‘No’, I said, ‘I don’t want to call it education ‘for’ anything, and yes, ‘Sustainable Education’ is exactly the title I want’. The reason I went for this title, is that I wanted it to provoke a little cognitive dissonance and the question: ‘what does that mean?’. I wanted people to move from ‘how do we educate for sustainable development’ towards deeper attention to education itself: its paradigms, policies, purposes and practices (these are linked of course) and its adequacy for the age we find ourselves in. In the Briefing, I define sustainable education as:

“a change of educational culture, one which develops and embodies the theory and practice of sustainability in a way which is critically aware. It is therefore a transformative paradigm which values, sustains and realises human potential in relation to the need to attain and sustain social, economic and ecological well being, recognising that they must be part of the same dynamic” (Sterling, 2001:22).

I came to this position through some 30 years of working in environmental and sustainability education – increasingly realising that sustainability logically necessitates a deep learning response in educational thinking and practice as it does in myriad other human activities, whether economics and business, design and construction, agriculture and energy, trade and aid, health and so on. Ever since the United Nations Conference on the Human Environment (Stockholm, 1972) education has been identified in international conferences, reports and agreements as key to addressing environment and development issues. Yet, over three decades later, most education still makes little or no reference to these issues. At the same time, sustainability issues are becoming ever more critical. It seems education is a slow learner! In fact, I would argue that formal education largely remains part of the problem of unsustainability. I acknowledge and greatly welcome the much higher profile that ‘education for sustainable development’ (ESD) has achieved in the last couple of years or so – bolstered significantly by the UN Decade of ESD – but this apparent progress may mask the deeper challenge, not least as ‘ESD’ hides an uncomfortable tension between accommodating and radical transformist approaches.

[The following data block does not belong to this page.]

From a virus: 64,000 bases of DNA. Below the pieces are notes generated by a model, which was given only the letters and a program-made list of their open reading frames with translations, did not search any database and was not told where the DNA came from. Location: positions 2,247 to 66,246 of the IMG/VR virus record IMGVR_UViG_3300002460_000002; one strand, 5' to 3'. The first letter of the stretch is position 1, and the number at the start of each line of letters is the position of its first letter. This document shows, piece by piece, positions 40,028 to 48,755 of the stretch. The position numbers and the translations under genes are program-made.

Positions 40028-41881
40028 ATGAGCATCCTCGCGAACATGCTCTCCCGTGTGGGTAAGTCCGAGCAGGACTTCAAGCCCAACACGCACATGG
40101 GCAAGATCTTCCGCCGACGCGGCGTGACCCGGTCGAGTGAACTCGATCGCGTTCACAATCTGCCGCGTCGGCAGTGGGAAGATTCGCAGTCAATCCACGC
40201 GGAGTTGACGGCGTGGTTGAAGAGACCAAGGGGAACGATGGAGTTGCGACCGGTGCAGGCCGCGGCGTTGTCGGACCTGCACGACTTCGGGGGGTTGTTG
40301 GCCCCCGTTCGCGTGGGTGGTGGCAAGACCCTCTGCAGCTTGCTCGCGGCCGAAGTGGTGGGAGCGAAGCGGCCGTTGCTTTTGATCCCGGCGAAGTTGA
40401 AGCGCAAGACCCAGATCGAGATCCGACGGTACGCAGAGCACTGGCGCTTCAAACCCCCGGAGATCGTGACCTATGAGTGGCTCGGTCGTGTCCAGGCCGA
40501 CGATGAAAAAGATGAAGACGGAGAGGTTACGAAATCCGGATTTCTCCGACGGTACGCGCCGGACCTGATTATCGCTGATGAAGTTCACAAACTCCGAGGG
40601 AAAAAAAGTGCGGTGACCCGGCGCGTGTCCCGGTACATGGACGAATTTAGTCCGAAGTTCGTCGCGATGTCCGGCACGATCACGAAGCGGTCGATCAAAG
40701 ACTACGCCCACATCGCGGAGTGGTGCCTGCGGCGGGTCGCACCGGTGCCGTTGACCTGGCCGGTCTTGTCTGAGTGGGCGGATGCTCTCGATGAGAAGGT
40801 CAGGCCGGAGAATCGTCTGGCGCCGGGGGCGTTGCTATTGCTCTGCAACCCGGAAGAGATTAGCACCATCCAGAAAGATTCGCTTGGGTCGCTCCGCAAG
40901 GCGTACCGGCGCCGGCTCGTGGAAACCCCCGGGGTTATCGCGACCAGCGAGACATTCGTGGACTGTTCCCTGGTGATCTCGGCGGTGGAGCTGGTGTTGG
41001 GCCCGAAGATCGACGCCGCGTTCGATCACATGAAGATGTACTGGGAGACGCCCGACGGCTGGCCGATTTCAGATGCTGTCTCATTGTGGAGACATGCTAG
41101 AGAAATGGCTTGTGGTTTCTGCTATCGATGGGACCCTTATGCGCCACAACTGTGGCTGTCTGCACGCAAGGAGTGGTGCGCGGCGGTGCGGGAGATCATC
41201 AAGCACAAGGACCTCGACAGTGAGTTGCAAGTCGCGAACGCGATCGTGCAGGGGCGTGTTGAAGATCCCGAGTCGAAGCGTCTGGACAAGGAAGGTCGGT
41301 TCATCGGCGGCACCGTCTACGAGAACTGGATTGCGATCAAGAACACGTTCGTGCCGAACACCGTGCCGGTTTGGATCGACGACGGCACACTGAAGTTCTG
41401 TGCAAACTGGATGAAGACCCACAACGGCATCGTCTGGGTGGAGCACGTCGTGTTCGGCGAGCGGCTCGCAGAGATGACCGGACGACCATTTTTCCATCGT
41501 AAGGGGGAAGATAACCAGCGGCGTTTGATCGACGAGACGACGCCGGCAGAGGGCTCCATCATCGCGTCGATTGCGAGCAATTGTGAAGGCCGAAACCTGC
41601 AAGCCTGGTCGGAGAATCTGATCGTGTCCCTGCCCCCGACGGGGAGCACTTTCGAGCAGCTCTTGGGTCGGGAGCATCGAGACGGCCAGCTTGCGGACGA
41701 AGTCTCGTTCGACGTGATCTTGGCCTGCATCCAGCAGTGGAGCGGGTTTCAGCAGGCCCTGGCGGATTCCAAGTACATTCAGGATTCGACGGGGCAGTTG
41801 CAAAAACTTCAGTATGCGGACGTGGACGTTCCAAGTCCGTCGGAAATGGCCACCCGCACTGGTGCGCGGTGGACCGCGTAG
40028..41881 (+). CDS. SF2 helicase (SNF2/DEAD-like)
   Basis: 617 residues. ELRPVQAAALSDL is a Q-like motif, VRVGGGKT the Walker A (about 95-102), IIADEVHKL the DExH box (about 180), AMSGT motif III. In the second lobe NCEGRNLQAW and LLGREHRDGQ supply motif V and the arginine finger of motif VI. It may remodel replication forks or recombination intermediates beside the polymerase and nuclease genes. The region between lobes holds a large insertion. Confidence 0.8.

We need to recognise the underlying factors and ideas which still make most educational practice a servant of the past, and – importantly – articulate a persuasive and practicable alternative. As regards the first challenge, I would point to the continuing influence of reductionism, objectivism, materialism and dualism allied to an uncritical and growth-oriented consumerist culture. These ideas might not be consciously recognised by most practising educators, but they are no less powerful. They are part of the subterranean geology of education, invisible but reflected in the educational landscape above the surface: single disciplines, separate departments, abstract and bounded knowledge, belief in value-free knowing, privileging of cognitive/intellectual knowing over affective and practical knowing, transmissive pedagogy, analysis over synthesis, and so on.